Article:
Thanks to Randy Glasbergen
Investors Should Spank Banks for Betraying Trust: Mark Gilbert Nov. 15 (Bloomberg) -- Exactly a year ago, I was summoned to ABN Amro Holding NV's London headquarters for a dressing-down. I had sinned by comparing the bank's glossy new derivatives, dubbed constant proportion debt obligations, to a Nigerian banking scam.
The newfangled securities made bets on credit-default swaps, which are themselves a gamble on company creditworthiness. Steve Lobb, ABN's global head of structured credit, tried to convince me of the error of my skeptical ways with the help of a whiteboard and one of those wonderful diagrams of boxes and arrows showing money flowing from here to there.
This week, Moody's Investors Service said it may cut the Aaa ratings on two of ABN's CPDOs, along with five CPDOs and one swap contract initiated by UBS AG and rated between Aaa and Aa3. Moody's cited ``the continued spread widening and spread volatility on the financial names underlying these CPDOs.''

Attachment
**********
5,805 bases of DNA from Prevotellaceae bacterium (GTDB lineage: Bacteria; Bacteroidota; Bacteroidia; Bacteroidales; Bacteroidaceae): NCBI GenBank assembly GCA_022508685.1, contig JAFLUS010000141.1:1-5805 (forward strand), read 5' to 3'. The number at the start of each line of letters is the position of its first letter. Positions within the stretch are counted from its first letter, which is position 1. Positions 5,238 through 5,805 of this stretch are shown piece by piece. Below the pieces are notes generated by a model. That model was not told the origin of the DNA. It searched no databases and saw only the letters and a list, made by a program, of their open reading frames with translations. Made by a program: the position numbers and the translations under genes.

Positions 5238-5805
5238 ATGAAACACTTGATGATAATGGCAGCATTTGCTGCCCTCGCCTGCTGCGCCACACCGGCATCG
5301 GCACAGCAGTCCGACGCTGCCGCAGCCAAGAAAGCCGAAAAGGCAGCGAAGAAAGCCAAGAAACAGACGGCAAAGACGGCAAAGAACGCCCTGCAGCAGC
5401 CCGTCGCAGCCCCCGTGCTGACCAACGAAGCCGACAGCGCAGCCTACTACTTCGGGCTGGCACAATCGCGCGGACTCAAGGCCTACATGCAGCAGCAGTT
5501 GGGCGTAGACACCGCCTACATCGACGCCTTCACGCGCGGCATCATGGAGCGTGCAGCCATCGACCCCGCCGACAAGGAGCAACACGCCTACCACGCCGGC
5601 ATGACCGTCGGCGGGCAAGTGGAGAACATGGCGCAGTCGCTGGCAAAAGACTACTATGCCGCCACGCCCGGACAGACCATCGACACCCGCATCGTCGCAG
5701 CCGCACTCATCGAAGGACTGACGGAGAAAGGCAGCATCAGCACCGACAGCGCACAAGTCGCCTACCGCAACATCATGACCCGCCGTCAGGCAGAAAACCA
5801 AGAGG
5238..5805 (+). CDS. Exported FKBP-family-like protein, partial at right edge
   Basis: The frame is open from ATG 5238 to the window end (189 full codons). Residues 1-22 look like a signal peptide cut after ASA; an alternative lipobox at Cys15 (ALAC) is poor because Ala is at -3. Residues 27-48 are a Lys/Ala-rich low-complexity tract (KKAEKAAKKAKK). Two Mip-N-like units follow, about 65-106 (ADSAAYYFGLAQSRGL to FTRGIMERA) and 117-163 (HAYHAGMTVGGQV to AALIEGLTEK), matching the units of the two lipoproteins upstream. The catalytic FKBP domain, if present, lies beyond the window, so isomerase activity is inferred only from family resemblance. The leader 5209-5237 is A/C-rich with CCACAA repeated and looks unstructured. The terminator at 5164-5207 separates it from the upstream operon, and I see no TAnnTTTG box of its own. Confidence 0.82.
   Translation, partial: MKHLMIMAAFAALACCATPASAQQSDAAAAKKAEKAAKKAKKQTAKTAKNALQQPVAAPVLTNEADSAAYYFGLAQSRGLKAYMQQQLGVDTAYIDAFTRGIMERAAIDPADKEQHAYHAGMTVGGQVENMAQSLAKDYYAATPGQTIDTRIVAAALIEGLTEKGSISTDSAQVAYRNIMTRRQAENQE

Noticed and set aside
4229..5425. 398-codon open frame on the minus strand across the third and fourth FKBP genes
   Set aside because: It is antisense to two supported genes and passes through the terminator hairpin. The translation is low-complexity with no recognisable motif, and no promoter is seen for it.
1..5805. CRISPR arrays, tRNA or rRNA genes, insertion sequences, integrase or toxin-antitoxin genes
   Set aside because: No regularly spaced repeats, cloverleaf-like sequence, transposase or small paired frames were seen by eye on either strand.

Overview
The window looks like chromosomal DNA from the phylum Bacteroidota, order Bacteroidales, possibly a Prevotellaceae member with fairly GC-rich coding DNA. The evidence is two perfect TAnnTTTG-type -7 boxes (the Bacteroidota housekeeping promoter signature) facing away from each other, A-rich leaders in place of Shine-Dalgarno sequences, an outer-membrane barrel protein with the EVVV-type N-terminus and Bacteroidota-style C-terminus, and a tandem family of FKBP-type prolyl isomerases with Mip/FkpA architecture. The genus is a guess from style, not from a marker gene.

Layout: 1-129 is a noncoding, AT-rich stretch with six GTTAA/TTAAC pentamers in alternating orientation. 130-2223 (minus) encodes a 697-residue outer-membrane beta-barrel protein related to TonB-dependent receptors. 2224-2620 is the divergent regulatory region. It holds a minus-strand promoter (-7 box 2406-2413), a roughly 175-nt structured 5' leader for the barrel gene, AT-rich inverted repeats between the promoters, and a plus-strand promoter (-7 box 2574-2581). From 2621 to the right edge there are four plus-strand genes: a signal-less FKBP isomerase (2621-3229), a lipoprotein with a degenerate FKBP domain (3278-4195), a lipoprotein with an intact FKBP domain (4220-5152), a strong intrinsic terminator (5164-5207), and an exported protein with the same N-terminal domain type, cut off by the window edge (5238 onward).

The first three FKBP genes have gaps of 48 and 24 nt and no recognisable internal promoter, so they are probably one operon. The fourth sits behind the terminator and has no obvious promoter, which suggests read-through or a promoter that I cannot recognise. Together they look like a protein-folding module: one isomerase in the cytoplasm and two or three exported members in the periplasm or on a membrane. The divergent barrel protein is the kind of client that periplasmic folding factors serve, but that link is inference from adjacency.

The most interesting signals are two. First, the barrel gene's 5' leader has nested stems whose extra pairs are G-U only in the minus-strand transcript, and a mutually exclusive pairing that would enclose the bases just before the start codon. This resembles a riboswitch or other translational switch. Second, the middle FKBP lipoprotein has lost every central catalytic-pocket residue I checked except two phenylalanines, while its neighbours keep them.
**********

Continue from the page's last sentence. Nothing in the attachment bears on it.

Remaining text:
One of the ABN CPDOs, called Chess III, went on sale in July priced at 100 percent of face value with that golden Aaa rating. This week, it was worth about 41.5 percent of face value, according to ABN prices.
Put another way, the investors who bought the 100 million euros ($147 million) of notes lost 58.5 million euros in just four months. That beats any Nigerian scam.
It turns out that anyone who trusted the CPDO creators -- and even the most sophisticated derivatives buyer has to place some faith in what the stress-testing models of the seller suggest about future valuations -- misplaced their faith.